Venezuela y las armas rusas


Entre las armas que compra Venezuela a Rusia figuran tanques T-72B1, sistemas de misiles antiaéreos de corto alcance S-125 Pechora-2M, helicópteros de ataque Mi-28, cazas multifuncionales Su-30MK2, vehículos blindados de infantería BMP-3М y BTR-80А, obuses autopropulsados 2S19 Msta-S, lanzamisiles múltiples y morteros autopropulsados, entre otros. 

Además de los misiles Pechora, la defensa antiaérea venezolana estará formada por los sistemas móviles Buk-M1-2 de medio alcance y los S-300VM Antey-2500, de largo alcance, que se desplegarán en varias áreas estratégicas de Venezuela. 

Se informa también de que Venezuela podría adquirir un nuevo lote de 12 cazas multifuncionales Su-30MK2, que se añadirían a los 24 aviones ya comprados. Además, Venezuela ha expresado su interés en adquirir los avanzados cazas Su-35, entrenadores Yak-130 y aviones de transporte pesado Il-476. 


Hugonomics – By Daniel Altman | Foreign Policy

Hugonomics – By Daniel Altman | Foreign Policy.

What is the economic legacy of Hugo Chávez? A common criticism is that by changing how Venezuela sliced its economic pie, he also reduced the size of the pie for his fellow citizens. The Venezuelan economy did perform dreadfully through much of his presidency, and it continues to suffer fromhigh inflation and rising debt. But when you strip away the ideological debates about Chávez’s 14-year tenure and just look at the numbers, it’s not entirely clear that he left Venezuelans worse off.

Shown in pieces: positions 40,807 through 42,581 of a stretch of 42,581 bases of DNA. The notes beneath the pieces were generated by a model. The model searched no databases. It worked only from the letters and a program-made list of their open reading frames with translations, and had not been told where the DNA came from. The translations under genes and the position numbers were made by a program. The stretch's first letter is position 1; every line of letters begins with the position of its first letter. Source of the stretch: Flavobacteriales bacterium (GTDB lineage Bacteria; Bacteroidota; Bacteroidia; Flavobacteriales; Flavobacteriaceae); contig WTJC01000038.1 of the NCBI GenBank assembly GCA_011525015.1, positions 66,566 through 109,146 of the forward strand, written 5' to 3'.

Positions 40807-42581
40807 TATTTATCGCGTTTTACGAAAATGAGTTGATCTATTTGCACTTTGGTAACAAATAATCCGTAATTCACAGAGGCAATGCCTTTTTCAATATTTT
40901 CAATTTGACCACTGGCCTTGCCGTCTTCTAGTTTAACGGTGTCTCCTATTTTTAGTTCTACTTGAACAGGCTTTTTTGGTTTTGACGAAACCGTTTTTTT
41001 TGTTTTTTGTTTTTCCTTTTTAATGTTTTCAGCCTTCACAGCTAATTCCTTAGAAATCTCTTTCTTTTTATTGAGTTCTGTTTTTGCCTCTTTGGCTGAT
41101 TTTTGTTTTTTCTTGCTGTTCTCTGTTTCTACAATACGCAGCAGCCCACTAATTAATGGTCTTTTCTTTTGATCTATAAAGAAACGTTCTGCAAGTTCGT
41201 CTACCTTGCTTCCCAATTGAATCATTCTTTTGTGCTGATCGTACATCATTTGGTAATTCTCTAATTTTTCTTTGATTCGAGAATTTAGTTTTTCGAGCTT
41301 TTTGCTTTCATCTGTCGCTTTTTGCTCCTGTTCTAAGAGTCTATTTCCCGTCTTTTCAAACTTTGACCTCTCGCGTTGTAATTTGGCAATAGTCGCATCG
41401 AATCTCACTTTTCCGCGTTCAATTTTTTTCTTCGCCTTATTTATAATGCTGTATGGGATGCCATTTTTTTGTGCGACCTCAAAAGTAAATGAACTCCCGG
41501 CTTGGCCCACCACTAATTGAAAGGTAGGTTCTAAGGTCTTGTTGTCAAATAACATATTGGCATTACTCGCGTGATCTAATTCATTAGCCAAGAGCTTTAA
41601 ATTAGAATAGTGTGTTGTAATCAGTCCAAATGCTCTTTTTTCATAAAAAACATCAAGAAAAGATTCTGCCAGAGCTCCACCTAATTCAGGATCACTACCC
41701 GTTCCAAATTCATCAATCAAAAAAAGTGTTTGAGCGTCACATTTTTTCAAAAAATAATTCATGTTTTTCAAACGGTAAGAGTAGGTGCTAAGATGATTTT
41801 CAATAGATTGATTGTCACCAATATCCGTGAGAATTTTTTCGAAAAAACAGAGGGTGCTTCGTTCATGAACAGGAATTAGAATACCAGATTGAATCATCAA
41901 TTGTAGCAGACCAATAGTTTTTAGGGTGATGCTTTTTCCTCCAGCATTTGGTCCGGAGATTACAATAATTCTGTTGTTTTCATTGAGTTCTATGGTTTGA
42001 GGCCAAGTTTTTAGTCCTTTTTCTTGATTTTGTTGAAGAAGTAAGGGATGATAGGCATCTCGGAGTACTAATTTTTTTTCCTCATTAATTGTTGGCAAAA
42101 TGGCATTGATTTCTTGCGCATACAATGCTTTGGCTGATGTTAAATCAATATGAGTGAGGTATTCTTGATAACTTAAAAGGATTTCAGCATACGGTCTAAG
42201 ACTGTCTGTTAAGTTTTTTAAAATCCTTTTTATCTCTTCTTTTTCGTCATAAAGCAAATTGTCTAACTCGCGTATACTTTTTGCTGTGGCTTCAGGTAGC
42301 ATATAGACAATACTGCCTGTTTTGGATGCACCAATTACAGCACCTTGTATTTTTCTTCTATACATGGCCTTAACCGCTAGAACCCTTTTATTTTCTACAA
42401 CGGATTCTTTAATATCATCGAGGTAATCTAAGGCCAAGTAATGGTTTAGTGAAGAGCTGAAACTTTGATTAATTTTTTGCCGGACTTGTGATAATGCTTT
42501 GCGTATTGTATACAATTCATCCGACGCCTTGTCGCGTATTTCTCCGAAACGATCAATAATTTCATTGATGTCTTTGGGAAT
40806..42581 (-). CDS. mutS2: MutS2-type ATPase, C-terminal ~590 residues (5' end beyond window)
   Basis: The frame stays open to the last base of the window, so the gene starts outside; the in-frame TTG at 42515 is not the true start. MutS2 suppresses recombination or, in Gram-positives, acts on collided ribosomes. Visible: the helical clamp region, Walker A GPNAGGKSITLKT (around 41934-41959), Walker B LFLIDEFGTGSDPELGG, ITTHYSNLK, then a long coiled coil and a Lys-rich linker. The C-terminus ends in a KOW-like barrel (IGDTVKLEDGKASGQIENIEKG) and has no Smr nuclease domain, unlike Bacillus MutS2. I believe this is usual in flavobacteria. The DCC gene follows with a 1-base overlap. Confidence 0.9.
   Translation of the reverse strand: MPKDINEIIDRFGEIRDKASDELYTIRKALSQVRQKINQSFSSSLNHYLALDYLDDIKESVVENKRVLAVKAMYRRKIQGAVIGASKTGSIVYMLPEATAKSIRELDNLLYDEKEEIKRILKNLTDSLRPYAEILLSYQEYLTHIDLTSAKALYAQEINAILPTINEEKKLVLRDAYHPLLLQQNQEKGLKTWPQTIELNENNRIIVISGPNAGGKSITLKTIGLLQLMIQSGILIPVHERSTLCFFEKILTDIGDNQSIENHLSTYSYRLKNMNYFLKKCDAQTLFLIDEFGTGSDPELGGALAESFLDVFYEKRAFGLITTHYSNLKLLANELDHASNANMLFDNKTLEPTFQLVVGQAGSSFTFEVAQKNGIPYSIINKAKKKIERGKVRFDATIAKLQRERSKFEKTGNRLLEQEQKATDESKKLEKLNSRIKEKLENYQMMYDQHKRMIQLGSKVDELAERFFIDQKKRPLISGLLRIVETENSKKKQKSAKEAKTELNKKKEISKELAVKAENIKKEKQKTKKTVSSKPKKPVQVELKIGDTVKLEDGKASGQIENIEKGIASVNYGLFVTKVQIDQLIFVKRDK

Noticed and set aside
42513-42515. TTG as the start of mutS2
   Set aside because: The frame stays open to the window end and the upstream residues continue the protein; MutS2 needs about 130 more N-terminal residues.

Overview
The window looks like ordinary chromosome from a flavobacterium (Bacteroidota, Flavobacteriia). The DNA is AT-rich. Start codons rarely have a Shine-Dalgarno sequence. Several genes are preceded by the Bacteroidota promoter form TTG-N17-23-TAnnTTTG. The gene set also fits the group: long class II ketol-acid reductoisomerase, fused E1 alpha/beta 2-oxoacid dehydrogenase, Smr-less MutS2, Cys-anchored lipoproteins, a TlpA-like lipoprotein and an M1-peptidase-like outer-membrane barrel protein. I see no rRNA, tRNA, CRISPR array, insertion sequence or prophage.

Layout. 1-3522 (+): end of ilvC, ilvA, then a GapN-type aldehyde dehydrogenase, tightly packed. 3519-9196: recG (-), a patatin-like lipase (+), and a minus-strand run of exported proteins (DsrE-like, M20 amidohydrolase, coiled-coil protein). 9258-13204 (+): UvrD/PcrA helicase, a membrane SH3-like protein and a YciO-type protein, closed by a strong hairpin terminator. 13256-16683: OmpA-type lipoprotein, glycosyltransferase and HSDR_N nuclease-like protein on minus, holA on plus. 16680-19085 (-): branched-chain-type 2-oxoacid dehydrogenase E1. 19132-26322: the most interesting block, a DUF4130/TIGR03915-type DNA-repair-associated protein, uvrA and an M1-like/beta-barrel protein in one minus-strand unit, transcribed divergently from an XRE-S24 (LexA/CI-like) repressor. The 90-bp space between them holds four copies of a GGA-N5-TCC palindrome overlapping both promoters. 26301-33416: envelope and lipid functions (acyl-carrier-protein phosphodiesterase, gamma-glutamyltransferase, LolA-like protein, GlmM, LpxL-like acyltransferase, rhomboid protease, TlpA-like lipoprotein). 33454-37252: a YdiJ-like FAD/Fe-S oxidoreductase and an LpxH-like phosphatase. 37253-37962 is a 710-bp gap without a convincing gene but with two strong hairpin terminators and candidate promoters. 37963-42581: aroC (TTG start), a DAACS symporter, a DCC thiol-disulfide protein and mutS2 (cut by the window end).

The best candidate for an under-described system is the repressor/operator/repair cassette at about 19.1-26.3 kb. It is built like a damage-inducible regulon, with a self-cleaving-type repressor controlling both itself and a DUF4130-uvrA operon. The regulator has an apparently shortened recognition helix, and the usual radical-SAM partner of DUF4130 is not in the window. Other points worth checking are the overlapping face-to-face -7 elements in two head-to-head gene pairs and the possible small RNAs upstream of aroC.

A happy recent development in economics has been the recognition that increases in equity and efficiency can go hand in hand, especially when inequality has reached a level that threatens living standards for everyone. In the 1990s, Venezuela may well have reached that level. The country had high inequality in incomes and one of the most inequitable distributions of wealth — at least judged by land — in the world. As research by the International Monetary Fund has suggested, so much inequality can indeed reduce economic growth. The reason is simple: The wealthy can grab economic opportunities that might be a better fit for poorer people with more suitable talents.